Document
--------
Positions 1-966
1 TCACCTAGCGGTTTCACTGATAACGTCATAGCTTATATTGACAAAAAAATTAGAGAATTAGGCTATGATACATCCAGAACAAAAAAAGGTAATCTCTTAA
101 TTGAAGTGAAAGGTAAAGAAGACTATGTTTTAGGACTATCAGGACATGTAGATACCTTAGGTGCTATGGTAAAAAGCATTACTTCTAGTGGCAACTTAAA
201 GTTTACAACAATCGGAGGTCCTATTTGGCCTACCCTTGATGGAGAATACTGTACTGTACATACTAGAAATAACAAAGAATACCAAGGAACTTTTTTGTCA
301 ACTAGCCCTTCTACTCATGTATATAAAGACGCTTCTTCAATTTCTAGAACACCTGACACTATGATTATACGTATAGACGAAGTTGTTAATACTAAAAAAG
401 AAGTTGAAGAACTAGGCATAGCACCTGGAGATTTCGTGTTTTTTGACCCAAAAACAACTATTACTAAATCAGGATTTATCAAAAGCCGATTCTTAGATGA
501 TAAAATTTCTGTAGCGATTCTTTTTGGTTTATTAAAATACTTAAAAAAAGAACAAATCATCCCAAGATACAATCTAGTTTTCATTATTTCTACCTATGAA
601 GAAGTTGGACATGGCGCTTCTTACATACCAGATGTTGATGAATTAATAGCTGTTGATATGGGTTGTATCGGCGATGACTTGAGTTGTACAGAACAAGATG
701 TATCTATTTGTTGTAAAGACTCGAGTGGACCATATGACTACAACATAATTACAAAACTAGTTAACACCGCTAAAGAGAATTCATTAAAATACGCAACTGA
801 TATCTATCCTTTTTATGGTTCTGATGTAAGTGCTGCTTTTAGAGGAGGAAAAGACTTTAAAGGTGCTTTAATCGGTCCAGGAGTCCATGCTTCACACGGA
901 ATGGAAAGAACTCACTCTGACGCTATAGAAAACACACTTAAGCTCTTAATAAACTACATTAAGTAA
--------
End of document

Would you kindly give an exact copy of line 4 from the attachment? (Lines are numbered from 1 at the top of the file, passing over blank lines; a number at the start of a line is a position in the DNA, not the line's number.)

201 GTTTACAACAATCGGAGGTCCTATTTGGCCTACCCTTGATGGAGAATACTGTACTGTACATACTAGAAATAACAAAGAATACCAAGGAACTTTTTTGTCA